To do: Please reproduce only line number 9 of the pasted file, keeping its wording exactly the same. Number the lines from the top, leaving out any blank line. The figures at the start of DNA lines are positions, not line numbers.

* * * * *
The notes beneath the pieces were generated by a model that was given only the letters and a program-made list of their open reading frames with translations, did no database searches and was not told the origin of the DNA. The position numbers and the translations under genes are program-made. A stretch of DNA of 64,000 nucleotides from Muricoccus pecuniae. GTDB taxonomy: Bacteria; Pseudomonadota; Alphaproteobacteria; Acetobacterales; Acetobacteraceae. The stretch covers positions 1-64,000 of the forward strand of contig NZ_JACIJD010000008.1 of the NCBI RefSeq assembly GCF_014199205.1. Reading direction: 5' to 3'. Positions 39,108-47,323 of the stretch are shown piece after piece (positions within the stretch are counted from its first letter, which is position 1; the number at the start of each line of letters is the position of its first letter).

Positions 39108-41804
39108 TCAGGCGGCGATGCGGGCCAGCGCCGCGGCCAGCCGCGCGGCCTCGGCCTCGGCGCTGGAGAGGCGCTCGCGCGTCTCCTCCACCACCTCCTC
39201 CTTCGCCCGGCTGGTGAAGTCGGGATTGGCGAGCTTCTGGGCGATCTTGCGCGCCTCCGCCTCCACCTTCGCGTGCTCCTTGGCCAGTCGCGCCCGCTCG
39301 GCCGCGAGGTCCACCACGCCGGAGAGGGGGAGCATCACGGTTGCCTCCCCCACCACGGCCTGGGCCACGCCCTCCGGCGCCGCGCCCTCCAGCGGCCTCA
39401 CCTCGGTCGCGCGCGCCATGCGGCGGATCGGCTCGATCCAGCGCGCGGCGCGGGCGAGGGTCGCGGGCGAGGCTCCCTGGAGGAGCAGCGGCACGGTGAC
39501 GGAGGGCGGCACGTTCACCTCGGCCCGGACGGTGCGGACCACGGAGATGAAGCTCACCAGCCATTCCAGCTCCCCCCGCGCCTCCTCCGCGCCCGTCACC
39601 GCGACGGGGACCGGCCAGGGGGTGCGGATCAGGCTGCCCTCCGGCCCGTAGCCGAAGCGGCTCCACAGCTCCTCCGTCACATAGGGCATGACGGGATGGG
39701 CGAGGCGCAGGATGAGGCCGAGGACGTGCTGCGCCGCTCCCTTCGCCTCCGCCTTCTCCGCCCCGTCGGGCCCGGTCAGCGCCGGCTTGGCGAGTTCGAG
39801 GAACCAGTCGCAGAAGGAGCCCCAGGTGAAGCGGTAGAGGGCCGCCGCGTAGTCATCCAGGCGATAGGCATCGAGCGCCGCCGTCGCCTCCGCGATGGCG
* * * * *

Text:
39701 CGAGGCGCAGGATGAGGCCGAGGACGTGCTGCGCCGCTCCCTTCGCCTCCGCCTTCTCCGCCCCGTCGGGCCCGGTCAGCGCCGGCTTGGCGAGTTCGAG